Jan 28, 2016 | By Tess

While watching the most recent instalment of the Star Wars franchise, Star Wars: Episode VII:The Force Awakens, many fans were overjoyed at the inclusion of a brief, but nostalgic, scene on the Millennium Falcon, in fact, many people around me in the theatre even clapped with giddiness when the scene occurred. What I am referring to, of course, is the scene where an already in motion game of Dejarik Holochess flickers on, a direct homage to Star Wars Episode III: A New Hope, where the game is first introduced. Now, thanks to an interview with Phil Tippett of Tippett Studios, the man behind the Holochess animation, we have more insight into how this magic movie moment was created nearly 40 years ago and again in 2015, and what technologies (ahem 3D printing) were used in the process.

In the making of Star Wars: Episode IV New Hope, George Lucas commissioned Phil Tippett, a still young stop motion animation expert, to create a game of holographic space chess to be played on the Millennium Falcon. In keeping with Star Wars’ tradition of real-as-possible visual effects, Tippett created the game and its pieces using stop motion animation and alien figurines made from a foam latex material. The scene was to go on to become one of the most beloved scenes from the film as R2-D2 wins against a disgruntled Chewbacca.

To keep the charm of the scene in tact, Phil Tippett was again brought in for the most recent instalment of the franchise to restore the original Holochess set with the help of his team of animators, including Tom Gibbons, and Chuck Duke. As Tippett explains, the original pieces, some of which were put on a plaque for George Lucas and kept in his office for decades, were not in a usable condition. As he says, “The problem was that the characters that we had made close to 40 years ago were in a horrible state of disintegration…They were made out of a rubber that disintegrates over time, turning into something like graham crackers.”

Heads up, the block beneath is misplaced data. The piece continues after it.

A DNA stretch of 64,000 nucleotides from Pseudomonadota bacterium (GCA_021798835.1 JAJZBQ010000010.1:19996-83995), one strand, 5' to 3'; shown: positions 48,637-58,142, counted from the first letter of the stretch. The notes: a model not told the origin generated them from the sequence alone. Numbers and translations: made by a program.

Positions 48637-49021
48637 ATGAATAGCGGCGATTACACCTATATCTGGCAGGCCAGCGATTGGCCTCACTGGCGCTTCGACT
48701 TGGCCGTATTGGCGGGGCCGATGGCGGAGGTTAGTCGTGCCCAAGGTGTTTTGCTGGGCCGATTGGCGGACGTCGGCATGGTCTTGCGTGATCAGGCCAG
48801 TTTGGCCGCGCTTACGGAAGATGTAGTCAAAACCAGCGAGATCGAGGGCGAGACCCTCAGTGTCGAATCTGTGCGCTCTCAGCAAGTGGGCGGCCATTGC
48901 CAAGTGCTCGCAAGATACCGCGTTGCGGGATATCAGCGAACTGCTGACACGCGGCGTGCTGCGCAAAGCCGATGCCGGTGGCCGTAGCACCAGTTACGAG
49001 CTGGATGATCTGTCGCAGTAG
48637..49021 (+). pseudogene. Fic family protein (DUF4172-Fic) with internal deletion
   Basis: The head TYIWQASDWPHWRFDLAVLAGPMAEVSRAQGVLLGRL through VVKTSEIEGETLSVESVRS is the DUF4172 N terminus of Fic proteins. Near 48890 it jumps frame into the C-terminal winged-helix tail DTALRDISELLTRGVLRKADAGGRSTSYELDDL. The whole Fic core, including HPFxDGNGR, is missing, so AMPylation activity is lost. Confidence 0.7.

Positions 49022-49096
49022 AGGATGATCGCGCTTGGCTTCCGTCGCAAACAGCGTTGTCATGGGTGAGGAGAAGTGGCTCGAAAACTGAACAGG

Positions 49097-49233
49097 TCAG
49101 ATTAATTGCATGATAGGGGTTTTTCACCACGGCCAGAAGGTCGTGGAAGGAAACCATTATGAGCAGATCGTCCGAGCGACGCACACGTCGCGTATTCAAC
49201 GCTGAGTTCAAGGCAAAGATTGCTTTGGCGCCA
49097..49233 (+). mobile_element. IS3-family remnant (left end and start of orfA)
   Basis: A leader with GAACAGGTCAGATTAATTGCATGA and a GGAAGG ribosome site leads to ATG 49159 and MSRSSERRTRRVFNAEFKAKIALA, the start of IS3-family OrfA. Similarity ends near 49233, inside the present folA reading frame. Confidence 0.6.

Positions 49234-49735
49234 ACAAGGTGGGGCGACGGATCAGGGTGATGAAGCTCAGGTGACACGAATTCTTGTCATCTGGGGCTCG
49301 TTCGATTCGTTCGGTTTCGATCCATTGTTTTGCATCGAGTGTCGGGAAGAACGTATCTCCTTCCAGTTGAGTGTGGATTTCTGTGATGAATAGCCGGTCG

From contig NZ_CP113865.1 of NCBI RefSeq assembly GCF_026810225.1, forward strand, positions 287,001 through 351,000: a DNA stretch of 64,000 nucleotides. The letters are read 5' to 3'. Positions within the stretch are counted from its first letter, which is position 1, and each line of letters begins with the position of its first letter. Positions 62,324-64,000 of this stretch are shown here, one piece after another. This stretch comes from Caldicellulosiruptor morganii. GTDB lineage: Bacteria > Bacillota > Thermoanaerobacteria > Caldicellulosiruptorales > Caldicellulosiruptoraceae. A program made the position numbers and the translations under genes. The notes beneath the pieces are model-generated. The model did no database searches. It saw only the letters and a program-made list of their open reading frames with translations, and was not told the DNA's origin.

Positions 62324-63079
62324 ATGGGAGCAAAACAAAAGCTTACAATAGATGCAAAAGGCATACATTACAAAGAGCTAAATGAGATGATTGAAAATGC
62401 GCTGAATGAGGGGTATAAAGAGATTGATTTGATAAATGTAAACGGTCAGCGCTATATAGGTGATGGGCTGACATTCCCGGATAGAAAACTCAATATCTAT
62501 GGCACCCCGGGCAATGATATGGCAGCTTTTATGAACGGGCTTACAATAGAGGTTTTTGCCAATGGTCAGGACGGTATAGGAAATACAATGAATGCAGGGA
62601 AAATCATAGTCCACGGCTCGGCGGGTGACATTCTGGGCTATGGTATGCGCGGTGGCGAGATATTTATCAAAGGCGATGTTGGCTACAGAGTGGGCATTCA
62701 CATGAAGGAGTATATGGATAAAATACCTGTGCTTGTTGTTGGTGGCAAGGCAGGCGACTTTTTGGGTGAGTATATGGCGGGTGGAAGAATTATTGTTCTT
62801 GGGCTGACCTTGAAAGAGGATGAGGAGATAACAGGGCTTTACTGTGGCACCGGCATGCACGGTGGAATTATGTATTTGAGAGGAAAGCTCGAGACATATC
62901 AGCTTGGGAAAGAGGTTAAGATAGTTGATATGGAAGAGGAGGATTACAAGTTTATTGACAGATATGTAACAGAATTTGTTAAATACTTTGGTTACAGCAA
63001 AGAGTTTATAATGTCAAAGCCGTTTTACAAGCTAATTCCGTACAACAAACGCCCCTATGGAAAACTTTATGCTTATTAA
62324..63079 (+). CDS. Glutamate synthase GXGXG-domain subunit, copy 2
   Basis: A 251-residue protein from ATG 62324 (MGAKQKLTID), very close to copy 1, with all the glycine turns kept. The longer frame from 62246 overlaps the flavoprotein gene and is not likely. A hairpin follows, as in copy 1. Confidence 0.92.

To get new characters that were as close to the original pieces as possible, Tippett and his team used various techniques, such as photogrammetry, to digitally reconstruct the characters. Based on the photogrammetry data points, the team of animators was able to create and archaeologically reconstruct the characters using 3D design software ZBrush until they were as accurate as possible.

To create the actual Holochess characters, the digital models were 3D printed and molds were subsequently made of the 3D prints. From there the molds were used to make the final figurines out of a resilient silicone material, which Tippett describes as “very squishy”. Funnily enough, Tippett also explains that in 1977 it only took him and his team a few weeks to create the characters, but this time around it took nearly a full year to get the scene ready.

The actual process of creating the scene, as in all stop motion animation, was extremely time consuming as well, as for each second of film, the characters had to be moved incrementally 24 individual times, making for a laborious process.

Despite the time the scene took to make, I think we can all agree it was absolutely worth it. When Finn unknowingly leans on the Holochess table in the Millennium Falcon and the game pops up, right where it left off in 1977, everyone in the audience was transported back to that first time they saw Star Wars and the magic of the series.

As Jon Berg, one of the original 1977 animators aptly says, “I think there’s a charm to the old way of doing it, because you can relate to it, you can feel it, you can look at it. There’s like an amazement of seeing something moving by itself and that still has not been able to be duplicated by CGI.”




Posted in 3D Printing Application



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Boba Fett wrote at 1/29/2016 7:56:43 AM:

Star Wars Episode III: A New Hope? Which one is that?!

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